University of Michigan expert: What you should know about monkeypox

FILE - This 2003 electron microscope image made available by the Centers for Disease Control and Prevention shows mature, oval-shaped monkeypox virions, left, and spherical immature virions, right, obtained from a sample of human skin associated with the 2003 prairie dog outbreak. Health authorities in Africa said Thursday, June 30, 2022 they are treating the expanding monkeypox outbreak there as an emergency and are calling on rich countries to share the world's limited supply of vaccines in an effort to avoid the glaring equity problems seen during the COVID-19 pandemic. (Cynthia S. Goldsmith, Russell Regner/CDC via AP, File) (Uncredited, CDC)

ANN ARBOR – As cases of monkeypox continue to rise in Europe and the United States, public health and infectious disease experts have raised concern about the spread.

The virus, which is a member of the orthopox virus family, is rarely seen outside of Africa and is related to smallpox virus.

Sandro Cinti is an infectious disease specialist at the University of Michigan.

The university recently released this Q&A with Cinti, in which he answers common questions about the disease and shares what people can do to protect themselves.

How does monkeypox spread?

Cinti: Monkeypox does not spread like flu or COVID, it spreads via close personal contact, including during sexual encounters. At the moment, it’s been spreading mostly among men who have sex with men, but it can also be transmitted among family members who are in close contact, though not very efficiently.

This is not an extremely transmissible disease; nowhere near the level of COVID or influenza. Contact usually requires more than three hours of exposure within six feet and usually direct contact with lesions rather than respiratory droplets. It can also spread via contaminated linen and clothing.

The World Health Organization is currently saying this does not constitute a global public health emergency and has not widely spread within the community. If there begin to be more cases spreading in a way that is different, including droplet transmission, I think the WHO might revisit it as an emergency.

How would you recognize if you had monkeypox?

Cinti: The lesions are not subtle and are bigger than chickenpox. They can be on the face, hands and the trunk (abdomen). For the first time, we are seeing them sexually transmitted and so lesions can be on the genital or peri-anal area also. People who have these lesions should avoid sexual contact.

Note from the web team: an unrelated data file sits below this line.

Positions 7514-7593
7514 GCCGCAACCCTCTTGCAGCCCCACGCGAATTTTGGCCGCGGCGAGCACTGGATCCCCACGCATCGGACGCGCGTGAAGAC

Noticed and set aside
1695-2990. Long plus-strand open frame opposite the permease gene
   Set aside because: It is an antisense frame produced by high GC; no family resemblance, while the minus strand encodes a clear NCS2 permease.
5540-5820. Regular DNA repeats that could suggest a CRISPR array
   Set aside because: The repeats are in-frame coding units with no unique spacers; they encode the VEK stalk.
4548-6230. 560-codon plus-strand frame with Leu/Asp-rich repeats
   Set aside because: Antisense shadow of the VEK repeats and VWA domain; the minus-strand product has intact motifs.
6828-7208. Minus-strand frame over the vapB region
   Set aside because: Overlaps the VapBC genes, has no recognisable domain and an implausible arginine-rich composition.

People can also experience fevers, chills and lymph node swelling. Sometimes that occurs before the rash appears. However, in this outbreak, those symptoms have been less frequent.

Some clinicians may not recognize the lesions, which can sometimes look like a pimple, skin ulcer or papule, sometimes with a divot in the center. Any unusual skin lesions should be investigated.

How widespread is this current outbreak?

Cinti: This outbreak is so far relatively small at more than 7,594 cases worldwide and more than 700 cases in the U.S. It is notable because it is transmitting outside of West Africa where it is endemic and is spreading among people in other countries in people with no contact with West Africa.

What is the best way to protect yourself from monkeypox?

Cinti: Have protected sexual contact and avoid touching someone with skin lesions. If someone has been infected, they should contact their public health department to determine how to reduce the risk of transmission.

A person with a monkeypox infection should wear a mask and avoid close contact with others until the skin lesions are completely healed, which can take up to two weeks. It is a long course for people who get infected. I do want to stress that the risk to the public is very low. Most of the cases have been transmitted through sexual contact.

If you have been exposed to monkeypox (a close family member or sexual partner) please contact your physician or public health.

Are there any treatments for monkeypox?

Cinti: There are antiviral therapies for people with severe cases. Monkeypox will resolve without any treatment. Very few people have been hospitalized and no one has died, which is good news, and there is a vaccine available, but most people won’t qualify for it.

However, if someone has had a significant exposure there is a possibility of receiving the vaccine to prevent illness. Having said that, the general population does not need vaccination

About the Author:

Meredith has worked for WDIV since August 2017 and was voted one of Washtenaw County's best journalists in 2019 by eCurrent's readers. She covers the community of Ann Arbor and has a Master's degree in International Broadcast Journalism from City University London, UK.